The Breastfeeding Diaries: Sarah's Story

October 16, 2013

 I'd like to start by thanking Julie for creating and hosting this wonderful series! I never tire of reading everyone's stories - so keep them coming!

My name is Sarah and I'm mom to 19 month old, smiley, happy, loves-to-hug everyone, Dean. He's our crazy haired happy little boy! Life has become hectic, happy, chaotic, and fulfilling since he entered our lives. We wouldn't have it any other way!

My journey through pregnancy was an interesting one. I started having contractions every 2 minutes at 27 weeks. This continued throughout the rest of my pregnancy while on modified bed rest. It was, in a word, tough. But at 40 weeks, 6 days, (believe it or not!) I was induced and had a very uneventful safe delivery. 

Our breastfeeding story started about 30 minutes after Dean was born. He seemed to latch on with no problem at first, and with the help of several nurses throughout our hospital stay, we seemed to be doing alright - that is, until our last day. Dean was so frustrated with breastfeeding and being over-handled, and I was overly emotional, exhausted, and anxious. The nurses who were all so helpful at first, were replaced by rigid, overconfident, pushy nurses who believed they knew best. On our last day I was forced to use a S & S system to breastfeed my son while supplementing with formula. I was upset by the whole situation and felt forced to do something I didn't think he needed. I was told he was losing too much weight and it was the only choice if we wanted to go home. Looking back, I now know that I should have requested to see a Lactation Consultant. ***All you expecting and new mom's out there, even when you're brand new at something - forge on! Ask for help. You, and only you, are in control of your own body and baby. You get to choose what's best for you.

By the time we brought Dean home he would get near me and scream. It was so difficult. We were told to try to nurse every 3 hours. When that 3 hour mark would come up, we'd get ourselves situated, and he would get near me and scream. Picture this - brand new mom, screaming baby. Dad takes baby - baby stops crying. Dad brings baby over to mom - baby screams. Repeat. This went on for several weeks. At first my solution was to exclusively pump and bottle feed Dean with expressed milk. I did this to get my milk to come in, to get him the necessary nutrients he needed, and to compromise without giving up.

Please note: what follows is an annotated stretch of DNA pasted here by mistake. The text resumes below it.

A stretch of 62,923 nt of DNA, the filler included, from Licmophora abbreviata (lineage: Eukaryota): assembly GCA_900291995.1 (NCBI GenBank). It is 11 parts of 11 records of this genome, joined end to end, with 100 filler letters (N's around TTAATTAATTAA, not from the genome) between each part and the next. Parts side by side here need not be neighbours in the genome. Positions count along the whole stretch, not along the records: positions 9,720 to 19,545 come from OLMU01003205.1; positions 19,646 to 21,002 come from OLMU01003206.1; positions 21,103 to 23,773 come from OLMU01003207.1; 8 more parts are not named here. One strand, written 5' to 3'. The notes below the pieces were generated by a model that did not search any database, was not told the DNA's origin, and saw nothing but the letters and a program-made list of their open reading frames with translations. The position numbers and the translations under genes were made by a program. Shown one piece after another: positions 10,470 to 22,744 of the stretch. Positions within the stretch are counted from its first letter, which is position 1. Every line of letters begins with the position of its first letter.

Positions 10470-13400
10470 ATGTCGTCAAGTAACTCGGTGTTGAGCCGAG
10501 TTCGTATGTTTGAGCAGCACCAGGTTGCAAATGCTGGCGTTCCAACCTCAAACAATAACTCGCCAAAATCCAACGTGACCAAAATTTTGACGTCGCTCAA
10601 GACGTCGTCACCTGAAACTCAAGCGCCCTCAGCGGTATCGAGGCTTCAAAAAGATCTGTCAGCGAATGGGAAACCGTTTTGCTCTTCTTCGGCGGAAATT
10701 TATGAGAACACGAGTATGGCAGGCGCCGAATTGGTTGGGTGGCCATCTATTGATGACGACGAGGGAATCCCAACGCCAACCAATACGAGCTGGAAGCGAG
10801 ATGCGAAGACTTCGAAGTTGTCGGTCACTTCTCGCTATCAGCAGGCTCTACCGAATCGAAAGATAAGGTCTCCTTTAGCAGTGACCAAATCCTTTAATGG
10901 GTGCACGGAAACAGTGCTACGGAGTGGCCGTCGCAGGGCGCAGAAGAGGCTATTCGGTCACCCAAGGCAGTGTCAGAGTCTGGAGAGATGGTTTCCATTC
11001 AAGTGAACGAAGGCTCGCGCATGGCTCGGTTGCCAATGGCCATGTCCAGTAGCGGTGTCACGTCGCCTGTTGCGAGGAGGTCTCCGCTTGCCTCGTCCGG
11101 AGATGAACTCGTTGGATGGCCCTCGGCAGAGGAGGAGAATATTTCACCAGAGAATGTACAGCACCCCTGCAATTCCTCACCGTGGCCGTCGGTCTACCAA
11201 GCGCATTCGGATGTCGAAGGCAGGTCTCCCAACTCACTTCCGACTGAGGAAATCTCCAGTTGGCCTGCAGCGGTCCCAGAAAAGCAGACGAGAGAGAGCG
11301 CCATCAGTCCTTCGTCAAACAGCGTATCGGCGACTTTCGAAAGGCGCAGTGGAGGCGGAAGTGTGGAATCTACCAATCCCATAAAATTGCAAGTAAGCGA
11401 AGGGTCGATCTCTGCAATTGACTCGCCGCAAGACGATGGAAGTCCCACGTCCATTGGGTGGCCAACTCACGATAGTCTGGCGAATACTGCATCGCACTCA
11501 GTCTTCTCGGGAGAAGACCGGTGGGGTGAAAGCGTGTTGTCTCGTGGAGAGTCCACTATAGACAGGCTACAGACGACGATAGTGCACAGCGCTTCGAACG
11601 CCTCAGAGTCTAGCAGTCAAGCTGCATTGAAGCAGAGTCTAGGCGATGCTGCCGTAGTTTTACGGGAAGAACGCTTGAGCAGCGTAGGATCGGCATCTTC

However, I was determined to make breastfeeding part of our lives so I made an appointment with a lactation consultant through Dean's pediatrician's office. Thank goodness I did! SHE WAS WONDERFUL! She was patient, understanding, and supportive. She calmly explained that we'd start by taking a look at Dean, and at me, and weighing him as well. Then we would calmly spend an hour and a half together while getting Dean to latch, nurse, relatch, etc... it was amazing. I felt such a sense of relief within the first 5 minutes. After our time was over Dean had successful consumed a few ounces of milk - directly from my breasts. We left with confidence, and the knowledge of the importance of seeking help.

Of course as soon as we got home the screaming baby routine continued right where we'd left off. A few days later I made another appointment with the LC. In the meantime I did some research and discovered an amazing organization - Baby Cafe. In my area, there are two days a week where for a couple hours moms and babies can come to get help from LCs, fellow moms, etc...and all for free! At first I went for the breastfeeding help, but once I got the hang of things I went to share concerns, hear stories, and be a part of an open, caring communities of moms who I could relate to. Between Baby Cafe, a mixed time of attempted nursing and pumping/bottle feeding Dean, I finally got to the point where we could nurse directly from the breast.